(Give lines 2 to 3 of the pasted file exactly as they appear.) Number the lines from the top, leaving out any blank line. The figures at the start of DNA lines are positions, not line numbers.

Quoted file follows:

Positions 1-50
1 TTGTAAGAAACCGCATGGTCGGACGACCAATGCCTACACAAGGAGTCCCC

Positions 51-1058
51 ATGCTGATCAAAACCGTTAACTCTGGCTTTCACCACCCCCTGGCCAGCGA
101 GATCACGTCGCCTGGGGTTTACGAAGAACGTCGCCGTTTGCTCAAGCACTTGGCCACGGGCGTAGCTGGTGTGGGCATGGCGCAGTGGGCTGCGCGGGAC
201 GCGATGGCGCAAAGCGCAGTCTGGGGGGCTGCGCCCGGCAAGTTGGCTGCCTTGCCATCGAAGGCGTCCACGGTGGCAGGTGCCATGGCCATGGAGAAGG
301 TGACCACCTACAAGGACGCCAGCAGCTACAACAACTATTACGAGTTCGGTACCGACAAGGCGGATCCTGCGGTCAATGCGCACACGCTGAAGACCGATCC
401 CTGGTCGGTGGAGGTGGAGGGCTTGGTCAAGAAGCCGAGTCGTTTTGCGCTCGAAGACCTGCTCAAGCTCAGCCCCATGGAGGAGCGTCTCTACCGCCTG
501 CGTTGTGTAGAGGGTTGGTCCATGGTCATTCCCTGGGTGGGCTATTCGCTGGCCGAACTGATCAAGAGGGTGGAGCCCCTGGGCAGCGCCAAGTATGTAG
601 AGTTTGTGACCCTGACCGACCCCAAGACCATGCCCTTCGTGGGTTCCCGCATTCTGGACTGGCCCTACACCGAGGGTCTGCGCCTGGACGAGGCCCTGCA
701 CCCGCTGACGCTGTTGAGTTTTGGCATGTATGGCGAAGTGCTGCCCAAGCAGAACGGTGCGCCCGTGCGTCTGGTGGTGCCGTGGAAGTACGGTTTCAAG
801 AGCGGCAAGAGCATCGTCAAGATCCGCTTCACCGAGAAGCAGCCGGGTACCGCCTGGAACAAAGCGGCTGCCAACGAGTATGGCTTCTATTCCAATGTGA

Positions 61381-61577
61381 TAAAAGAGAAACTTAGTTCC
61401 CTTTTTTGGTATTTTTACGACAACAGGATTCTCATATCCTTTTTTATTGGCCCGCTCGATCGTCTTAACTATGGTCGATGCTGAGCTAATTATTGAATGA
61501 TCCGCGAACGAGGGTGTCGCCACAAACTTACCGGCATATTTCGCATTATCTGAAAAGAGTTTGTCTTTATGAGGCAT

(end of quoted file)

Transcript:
1 TTGTAAGAAACCGCATGGTCGGACGACCAATGCCTACACAAGGAGTCCCC

Positions 51-1058